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A new study from Northwestern University examines the relationship between income, college selectivity and majors.

“Public discussion tends to assume that majors will lead to remunerative careers if they are vocationally oriented and math-intensive but are less practically valuable if they are academic and focused on verbal skills,” the report says. “Our results support some of these assumptions and cast doubt on others. Majors do matter a great deal. In general, the highest-paid majors are those that are occupationally specific and lead to math-intensive jobs. However, career paths can require both math and writing skills: often the most valuable majors lead to jobs that require both skills, and the least valuable lead to jobs that require neither. Majors that are occupationally distinct are often math-intensive, but the association is not perfect.”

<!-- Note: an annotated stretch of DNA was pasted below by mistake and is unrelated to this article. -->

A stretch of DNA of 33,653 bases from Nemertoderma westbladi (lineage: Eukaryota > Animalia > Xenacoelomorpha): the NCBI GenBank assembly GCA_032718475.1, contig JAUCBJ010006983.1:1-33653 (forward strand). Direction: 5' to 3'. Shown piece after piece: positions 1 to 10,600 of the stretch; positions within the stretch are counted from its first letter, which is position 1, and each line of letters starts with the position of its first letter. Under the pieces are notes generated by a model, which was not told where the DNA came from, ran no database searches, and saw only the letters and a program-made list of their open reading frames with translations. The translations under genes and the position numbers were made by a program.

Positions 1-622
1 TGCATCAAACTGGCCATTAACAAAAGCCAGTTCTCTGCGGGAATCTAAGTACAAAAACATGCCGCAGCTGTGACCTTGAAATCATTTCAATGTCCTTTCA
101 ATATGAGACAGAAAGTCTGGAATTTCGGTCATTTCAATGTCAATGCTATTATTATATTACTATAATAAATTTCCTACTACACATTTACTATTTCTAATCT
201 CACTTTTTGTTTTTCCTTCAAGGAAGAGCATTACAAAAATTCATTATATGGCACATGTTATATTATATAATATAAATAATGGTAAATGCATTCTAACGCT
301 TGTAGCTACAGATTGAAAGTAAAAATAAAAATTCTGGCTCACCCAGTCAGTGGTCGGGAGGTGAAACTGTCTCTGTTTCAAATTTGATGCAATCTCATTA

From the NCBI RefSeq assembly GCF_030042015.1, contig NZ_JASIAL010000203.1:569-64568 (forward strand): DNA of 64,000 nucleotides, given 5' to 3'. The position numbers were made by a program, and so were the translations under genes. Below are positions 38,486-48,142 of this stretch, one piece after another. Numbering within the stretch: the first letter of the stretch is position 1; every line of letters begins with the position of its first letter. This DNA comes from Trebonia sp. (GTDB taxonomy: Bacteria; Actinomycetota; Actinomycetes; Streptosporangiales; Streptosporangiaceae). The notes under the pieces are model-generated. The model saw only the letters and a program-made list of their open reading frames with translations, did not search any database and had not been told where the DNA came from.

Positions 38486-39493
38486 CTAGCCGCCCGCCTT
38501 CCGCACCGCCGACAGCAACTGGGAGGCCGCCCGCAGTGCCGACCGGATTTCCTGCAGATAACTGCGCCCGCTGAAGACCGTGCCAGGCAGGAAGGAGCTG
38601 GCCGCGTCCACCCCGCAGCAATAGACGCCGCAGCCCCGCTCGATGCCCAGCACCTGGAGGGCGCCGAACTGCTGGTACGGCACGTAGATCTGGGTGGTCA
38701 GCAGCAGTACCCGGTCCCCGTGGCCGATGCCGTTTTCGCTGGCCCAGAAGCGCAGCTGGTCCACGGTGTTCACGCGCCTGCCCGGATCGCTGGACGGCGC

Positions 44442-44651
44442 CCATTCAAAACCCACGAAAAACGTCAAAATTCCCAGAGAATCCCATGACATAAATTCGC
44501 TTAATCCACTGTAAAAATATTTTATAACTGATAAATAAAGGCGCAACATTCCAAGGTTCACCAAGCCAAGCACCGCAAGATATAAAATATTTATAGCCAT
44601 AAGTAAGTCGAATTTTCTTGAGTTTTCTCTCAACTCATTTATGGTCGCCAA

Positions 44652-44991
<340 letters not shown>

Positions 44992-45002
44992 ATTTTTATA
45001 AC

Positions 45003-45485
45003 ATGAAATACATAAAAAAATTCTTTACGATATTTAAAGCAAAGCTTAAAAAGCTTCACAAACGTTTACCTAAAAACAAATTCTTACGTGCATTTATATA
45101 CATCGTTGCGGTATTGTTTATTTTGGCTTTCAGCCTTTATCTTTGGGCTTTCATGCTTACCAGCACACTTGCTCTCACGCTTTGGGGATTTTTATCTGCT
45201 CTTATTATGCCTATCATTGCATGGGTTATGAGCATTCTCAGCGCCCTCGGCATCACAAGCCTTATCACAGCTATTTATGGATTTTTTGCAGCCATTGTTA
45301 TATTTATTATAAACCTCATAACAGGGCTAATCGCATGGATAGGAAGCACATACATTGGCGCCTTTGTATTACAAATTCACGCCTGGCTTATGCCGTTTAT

The report adds, “Institution selectivity benefits majors leading to jobs that require either type of academic skill, but the effect is about twice as large for majors leading to math-intensive jobs as those leading to writing-intensive jobs. The positive relationship between selectivity and academic skills is the opposite of the relationship we find between selectivity and specificity: the return to specificity decreases as selectivity increases.”

The authors of the report are Deborah M. Weiss and Matthew L. Spitzer of Northwestern, Colton Cronin of Vanderbilt University, and Neil Chin of Columbia University.